Long-acting injectable (LAI) antipsychotic drugs are viewed as monotherapeutic alternatives to oral medications to promote medication adherence, but there have been no descriptive studies of concomitant use of oral and LAI medications.
A list of all patients receiving services from the Connecticut Mental Health Center from July 1, 2009, to June 30, 2010, was obtained from center administrative records, and those carrying an initial intake diagnosis of schizophrenia or schizoaffective disorder were identified. All team leaders were approached, and all clinicians were asked to identify patients on their case load prescribed LAIs during the time interval above. Also, all internal and external pharmacy orders were reviewed. Concomitancy was defined as simultaneous oral and LAI antipsychotic use at any time from July 1, 2009, to June 30, 2010. Data were culled from the medical records using a form (available on request) that recorded current LAI antipsychotic, reasons for LAI use, length of time on LAI, monthly dosage, and all concomitant oral antipsychotics, antidepressants, and anxiolytic agents.
Among 124 patients on LAI medications, 57 (46%) received concomitant oral and LAI antipsychotics: 27 (47%) were prescribed LAI haloperidol, 19 (33%) LAI fluphenazine, and 11 (19%) risperidone microspheres. Logistic regression showed greater use of oral antipsychotic for both Hispanic ethnicity (odds ratio, 3.8; 95% confidence interval, 1.3–10.8) and alcohol abuse/dependence (odds ratio, 6.5; 95% confidence interval, 1.3–31.9), with no significant differences on other variables. There were no significant differences between LAI agents in rates of use of concomitant oral antipsychotic, anticholinergic, sedative/hypnotic, or mood stabilizer. Patients were more likely to be prescribed concomitant oral preparations of their LAI agent than another oral antipsychotic. Higher dosing of LAI treatments was associated with a significantly greater likelihood of use of oral psychotropics and anticholinergics.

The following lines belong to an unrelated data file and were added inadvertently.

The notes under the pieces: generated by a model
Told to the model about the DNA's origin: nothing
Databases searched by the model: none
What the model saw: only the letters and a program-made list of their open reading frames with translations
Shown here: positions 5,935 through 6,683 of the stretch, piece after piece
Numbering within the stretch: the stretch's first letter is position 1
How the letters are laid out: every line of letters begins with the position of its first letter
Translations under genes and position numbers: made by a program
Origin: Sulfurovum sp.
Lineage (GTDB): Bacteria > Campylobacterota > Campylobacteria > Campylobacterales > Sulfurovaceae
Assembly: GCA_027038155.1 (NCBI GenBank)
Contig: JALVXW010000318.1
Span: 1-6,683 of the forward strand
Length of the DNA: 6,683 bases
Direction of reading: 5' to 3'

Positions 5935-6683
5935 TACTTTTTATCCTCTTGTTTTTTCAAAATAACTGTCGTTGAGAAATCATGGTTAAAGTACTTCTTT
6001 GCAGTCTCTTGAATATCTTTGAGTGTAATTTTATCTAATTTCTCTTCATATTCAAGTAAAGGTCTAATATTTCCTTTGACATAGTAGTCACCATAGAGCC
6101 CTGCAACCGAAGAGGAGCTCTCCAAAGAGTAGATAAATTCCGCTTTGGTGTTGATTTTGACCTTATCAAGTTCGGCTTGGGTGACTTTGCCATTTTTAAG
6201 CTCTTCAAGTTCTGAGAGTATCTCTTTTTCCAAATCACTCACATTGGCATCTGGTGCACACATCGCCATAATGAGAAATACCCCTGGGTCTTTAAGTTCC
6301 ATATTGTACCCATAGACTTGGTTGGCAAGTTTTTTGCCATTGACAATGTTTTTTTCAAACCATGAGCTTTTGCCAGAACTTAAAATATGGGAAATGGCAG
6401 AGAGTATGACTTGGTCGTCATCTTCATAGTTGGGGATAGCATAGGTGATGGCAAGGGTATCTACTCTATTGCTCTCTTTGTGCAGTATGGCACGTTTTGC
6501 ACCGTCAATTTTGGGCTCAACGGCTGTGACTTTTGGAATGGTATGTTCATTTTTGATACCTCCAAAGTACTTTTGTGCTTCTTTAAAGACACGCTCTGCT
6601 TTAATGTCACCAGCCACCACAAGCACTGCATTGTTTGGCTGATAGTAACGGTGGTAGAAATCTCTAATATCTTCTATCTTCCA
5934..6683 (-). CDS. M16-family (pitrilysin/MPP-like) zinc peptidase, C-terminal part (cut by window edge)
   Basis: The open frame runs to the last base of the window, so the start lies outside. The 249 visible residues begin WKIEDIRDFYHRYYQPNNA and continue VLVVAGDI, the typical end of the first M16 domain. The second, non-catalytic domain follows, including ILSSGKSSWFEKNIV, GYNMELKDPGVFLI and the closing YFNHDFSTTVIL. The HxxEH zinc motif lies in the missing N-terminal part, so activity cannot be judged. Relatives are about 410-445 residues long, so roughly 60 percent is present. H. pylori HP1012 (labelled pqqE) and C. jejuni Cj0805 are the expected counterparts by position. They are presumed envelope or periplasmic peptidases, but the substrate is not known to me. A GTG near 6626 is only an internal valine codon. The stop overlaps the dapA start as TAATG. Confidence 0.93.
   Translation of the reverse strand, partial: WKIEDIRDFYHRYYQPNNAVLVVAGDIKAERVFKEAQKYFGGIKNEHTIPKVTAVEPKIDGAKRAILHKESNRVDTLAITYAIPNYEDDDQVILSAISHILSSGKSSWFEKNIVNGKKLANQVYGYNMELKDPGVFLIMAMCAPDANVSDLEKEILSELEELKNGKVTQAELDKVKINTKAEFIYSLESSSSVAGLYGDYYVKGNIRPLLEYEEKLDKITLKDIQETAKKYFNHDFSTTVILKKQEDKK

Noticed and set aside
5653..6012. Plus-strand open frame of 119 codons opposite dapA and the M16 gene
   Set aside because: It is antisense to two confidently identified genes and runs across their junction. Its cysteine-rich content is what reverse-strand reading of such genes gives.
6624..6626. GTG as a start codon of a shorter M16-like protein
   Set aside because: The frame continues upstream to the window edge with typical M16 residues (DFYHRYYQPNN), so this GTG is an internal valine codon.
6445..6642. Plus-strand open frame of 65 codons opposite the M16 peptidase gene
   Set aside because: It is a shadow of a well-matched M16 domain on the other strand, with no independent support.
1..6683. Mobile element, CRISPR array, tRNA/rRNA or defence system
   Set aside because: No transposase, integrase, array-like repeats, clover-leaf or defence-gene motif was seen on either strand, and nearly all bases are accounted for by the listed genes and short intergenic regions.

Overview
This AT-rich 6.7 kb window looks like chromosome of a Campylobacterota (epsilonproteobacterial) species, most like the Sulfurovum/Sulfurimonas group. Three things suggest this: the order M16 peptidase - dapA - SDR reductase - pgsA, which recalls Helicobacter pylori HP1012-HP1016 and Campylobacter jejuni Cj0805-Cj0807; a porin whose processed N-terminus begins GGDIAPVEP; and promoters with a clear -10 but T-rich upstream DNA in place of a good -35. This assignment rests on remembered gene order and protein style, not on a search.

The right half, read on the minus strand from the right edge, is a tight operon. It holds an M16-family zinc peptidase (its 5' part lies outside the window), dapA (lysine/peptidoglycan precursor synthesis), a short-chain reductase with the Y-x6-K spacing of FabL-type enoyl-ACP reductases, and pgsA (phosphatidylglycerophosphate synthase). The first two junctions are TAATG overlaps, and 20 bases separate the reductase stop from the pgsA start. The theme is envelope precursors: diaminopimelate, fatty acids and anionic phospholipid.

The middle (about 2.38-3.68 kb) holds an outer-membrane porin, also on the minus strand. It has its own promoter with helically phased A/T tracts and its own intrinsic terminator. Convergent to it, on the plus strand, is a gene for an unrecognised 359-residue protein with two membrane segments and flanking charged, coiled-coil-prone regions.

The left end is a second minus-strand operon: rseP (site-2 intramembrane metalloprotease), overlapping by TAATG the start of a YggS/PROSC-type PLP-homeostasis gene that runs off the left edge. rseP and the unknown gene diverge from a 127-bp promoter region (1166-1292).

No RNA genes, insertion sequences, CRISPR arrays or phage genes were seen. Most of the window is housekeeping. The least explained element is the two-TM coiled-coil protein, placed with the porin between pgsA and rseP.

Almost one half of patients prescribed LAI antipsychotics receive oral antipsychotics and other oral psychotropics. This challenges the notion that LAIs are used as monotherapy in real-world settings. Concomitant oral and LAI antipsychotic prescriptions may represent a common practice of polypharmacy that merits further investigation.
From the *Connecticut Mental Health Center; and †Department of Psychiatry, Yale University, New Haven; and ‡VA New England Mental Illness Research and Education Center, West Haven, CT.
Received June 13, 2011; accepted after revision October 7, 2011.
Reprints: Neil Krishan Aggarwal, MD, MA, Department of Psychiatry, Yale University, 300 George Street, Suite 901, New Haven, CT 06511 (e-mail: email@example.com).
Dr Aggarwal is supported by a grant from the APA/SAMHSA Minority Fellows Program.